Skip to the content

Kansas State University

 

 

facebook

Join us on facebook

 

Check out K-State on YouTube

 

News Services
Kansas State University
128 Dole Hall
Manhattan, KS 66506
785-532-2535
media@k-state.edu
Information provided by K-State News Services may be reproduced without permission. The marks and names of Kansas State University are protected trademarks and may not be used in any commercial or private endeavor without the approval of the university.
  1. K-State Home >
  2. News Services >
  3. October news releases
Print This Article  

Sources: Patrick Kirk, pmk@k-state.edu;
and Bonnie Lynn-Sherow, 785-532-0778, blynn@k-state.edu
Photo available. Contact media@k-state.edu or 785-532-6415.
News release prepared by: Kristin Hodges, 785-532-6415, khodges2@k-state.edu

Tuesday, Oct. 13, 2009

K-STATE STUDENTS RESEARCH 1918 SPANISH FLU PANDEMIC ON CAMPUS AND OTHER HISTORICAL ASPECTS TO DOCUMENT THE UNIVERSITY'S HISTORY

MANHATTAN -- The 1918 influenza pandemic created devastation worldwide, but a Kansas State University student is narrowing in on the flu's effects locally.

Patrick Kirk, K-State senior in history and a 2004 graduate of Scott Community High School, Scott City, is doing a project on the effect of the 1918 pandemic on the K-State campus, which was named Kansas State Agricultural College at the time.

"I have always been interested in disasters, either natural or man-made, and the Spanish Flu was one of the greatest catastrophes in American history," Kirk said. "Our school's situation is unique, because the first-ever recorded cases of Spanish Influenza occurred just down the road at Fort Riley." 

Kirk is conducting research for a senior history research seminar taught by Bonnie Lynn-Sherow, K-State associate professor of history. Her students produce a paper of original research, and the research theme this semester is aspects of K-State history.

Kirk said his research is especially timely with the recent pandemic H1N1 virus, although he said it's important to avoid direct comparisons between it and the Spanish Influenza.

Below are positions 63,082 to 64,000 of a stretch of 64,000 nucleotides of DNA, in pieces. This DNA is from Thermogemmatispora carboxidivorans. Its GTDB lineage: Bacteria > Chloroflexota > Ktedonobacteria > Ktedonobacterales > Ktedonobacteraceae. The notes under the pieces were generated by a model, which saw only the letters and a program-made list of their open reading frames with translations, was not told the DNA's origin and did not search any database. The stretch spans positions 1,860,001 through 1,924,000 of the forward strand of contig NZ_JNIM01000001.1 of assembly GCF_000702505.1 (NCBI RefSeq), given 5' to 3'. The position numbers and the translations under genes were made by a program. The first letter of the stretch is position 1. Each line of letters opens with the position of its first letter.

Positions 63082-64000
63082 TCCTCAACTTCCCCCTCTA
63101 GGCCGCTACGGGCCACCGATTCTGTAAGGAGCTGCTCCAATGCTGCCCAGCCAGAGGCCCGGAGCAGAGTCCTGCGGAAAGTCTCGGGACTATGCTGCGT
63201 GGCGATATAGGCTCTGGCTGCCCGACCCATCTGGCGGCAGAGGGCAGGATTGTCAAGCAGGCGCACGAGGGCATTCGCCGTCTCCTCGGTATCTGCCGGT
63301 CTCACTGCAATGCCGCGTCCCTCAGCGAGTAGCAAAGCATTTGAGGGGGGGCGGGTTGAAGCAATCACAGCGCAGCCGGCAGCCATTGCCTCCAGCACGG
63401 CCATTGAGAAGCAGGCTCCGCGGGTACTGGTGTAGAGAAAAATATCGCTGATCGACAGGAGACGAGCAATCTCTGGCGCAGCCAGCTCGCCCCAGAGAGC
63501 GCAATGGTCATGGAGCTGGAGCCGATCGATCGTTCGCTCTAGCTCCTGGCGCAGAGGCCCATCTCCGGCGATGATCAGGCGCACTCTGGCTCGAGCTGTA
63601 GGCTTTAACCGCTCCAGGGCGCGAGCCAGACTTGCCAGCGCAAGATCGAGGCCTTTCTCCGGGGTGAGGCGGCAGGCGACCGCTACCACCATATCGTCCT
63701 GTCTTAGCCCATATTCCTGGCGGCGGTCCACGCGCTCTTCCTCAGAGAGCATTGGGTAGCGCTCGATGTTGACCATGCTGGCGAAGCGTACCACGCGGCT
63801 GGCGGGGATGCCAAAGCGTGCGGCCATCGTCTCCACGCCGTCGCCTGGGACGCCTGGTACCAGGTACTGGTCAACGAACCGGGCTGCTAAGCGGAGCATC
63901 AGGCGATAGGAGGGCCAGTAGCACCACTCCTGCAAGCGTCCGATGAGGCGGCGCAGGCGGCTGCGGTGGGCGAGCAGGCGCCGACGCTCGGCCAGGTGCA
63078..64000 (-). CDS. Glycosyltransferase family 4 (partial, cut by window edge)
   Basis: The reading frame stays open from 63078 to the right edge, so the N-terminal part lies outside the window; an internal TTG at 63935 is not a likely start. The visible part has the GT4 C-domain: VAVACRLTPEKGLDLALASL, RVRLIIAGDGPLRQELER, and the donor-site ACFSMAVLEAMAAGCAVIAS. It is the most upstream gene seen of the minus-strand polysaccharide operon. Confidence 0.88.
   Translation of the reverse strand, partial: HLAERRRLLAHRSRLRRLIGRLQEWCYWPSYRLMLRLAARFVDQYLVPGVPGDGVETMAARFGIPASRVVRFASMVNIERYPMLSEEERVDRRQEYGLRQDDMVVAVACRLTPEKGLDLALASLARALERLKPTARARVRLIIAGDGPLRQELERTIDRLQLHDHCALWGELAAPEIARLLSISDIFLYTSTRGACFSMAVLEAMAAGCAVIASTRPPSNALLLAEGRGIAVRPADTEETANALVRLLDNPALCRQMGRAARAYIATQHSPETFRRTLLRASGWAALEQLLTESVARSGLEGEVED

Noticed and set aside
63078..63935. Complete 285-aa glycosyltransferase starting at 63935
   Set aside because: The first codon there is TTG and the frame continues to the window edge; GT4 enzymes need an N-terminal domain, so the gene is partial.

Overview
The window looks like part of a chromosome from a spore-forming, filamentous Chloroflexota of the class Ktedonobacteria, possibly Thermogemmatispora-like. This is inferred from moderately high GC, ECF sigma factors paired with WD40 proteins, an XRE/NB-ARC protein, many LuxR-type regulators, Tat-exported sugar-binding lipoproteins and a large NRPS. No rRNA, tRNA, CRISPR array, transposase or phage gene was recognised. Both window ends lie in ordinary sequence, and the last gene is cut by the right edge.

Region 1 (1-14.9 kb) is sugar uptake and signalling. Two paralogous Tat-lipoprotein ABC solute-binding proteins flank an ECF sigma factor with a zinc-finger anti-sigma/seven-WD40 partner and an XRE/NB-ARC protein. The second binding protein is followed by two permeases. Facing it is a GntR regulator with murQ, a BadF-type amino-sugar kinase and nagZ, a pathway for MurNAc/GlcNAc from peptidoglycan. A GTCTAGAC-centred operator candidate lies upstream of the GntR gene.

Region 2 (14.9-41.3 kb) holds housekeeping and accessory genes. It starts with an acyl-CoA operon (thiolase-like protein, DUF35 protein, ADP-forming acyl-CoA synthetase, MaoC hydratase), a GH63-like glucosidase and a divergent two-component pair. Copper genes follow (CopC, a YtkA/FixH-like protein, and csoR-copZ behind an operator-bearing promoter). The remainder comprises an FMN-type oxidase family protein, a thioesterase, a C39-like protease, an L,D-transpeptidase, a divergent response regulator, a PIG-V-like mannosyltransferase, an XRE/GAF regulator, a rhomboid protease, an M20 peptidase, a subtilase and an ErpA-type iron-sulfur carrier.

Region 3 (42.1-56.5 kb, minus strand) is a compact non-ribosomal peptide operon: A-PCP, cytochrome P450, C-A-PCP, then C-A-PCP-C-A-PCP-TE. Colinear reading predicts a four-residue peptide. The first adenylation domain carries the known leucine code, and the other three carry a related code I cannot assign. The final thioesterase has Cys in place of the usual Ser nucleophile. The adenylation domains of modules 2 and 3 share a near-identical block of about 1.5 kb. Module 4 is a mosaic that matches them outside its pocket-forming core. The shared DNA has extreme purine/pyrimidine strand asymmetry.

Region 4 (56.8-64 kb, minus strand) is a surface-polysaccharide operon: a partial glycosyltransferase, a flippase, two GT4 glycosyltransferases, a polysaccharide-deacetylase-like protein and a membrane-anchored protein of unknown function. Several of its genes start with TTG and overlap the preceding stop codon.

"They are not the same, and events will certainly not unfold exactly as they did in 1918," he said. "Still, what better time to write about an epidemic than during another epidemic?" 

Kirk said that so far the most surprising finding has been how people in the area went about their daily lives during the worst of the outbreak. 

"I think students, alumni and anyone else with knowledge of the university's history will appreciate seeing what impact this global disaster had locally," he said. "Many of the people whose names I have come across so far in my research now have buildings named after them on campus."

Lynn-Sherow said Kirk will be going through various publications that were operating during the time of the flu,
such as area newspapers and student publications; he also will look at K-State's presidential papers collection.

"I know the history of the flu epidemic, but its effect on the campus is brand new research," she said.

This is the second semester that Lynn-Sherow has had students research K-State's history. She said their projects will contribute to K-State's 150th anniversary celebration and that future classes will continue researching campus history until the 2013 anniversary.

"The university is just gearing up to create the plans for the sesquicentennial, but it really requires at least three to four years to have enough information," she said. "You just can't do that kind of research right ahead of time."

Lynn-Sherow said she will be posting the students' papers on K-State's Research Exchange, a repository for scholarly work that makes items openly accessible on the Internet and indexes them in Google, Google Scholar and other search engines. She said each individual project will be part of a larger umbrella of information that will build toward a study of K-State's history.

"Their papers will be in a digital format and will have a life beyond this class," she said.

Lynn-Sherow recently was awarded a National Endowment for the Humanities Digital Humanities Level I grant for creating a digital archive of student research. Information technology specialists at K-State's Hale Library are already at work on this project, which will bring in specialists from Colorado and Maryland to help preserve and share the kind of research that Kirk and other students are doing.

Students conducting research projects include:

Andrew Hartley, junior in history and 2006 graduate of Belle Plaine Senior High School, is doing a project on the history of the rivalry between K-State and the University of Kansas.

Loni Wells, senior in history and 2005 graduate of Great Bend High School, is researching Milton Eisenhower, K-State's ninth president.

Andrew Adam, senior in history and 2006 graduate of Oskaloosa High School, is doing a project on the history of K-State's rifle range.

Brantlee Shearmire, junior in history and 2006 graduate of Scott Community High School, Scott City, is doing a project on the history of the George Fairchild administration. Fairchild was the third president of K-State.

Scott Dunaway, senior in history and 2005 graduate of Bishop Carroll Catholic High School, Wichita, is researching Edwards Hall and the desegregation in K-State athletics.


Eric Cook, senior in history and 2005 graduate of White City High School, is studying the history of ROTC at K-State.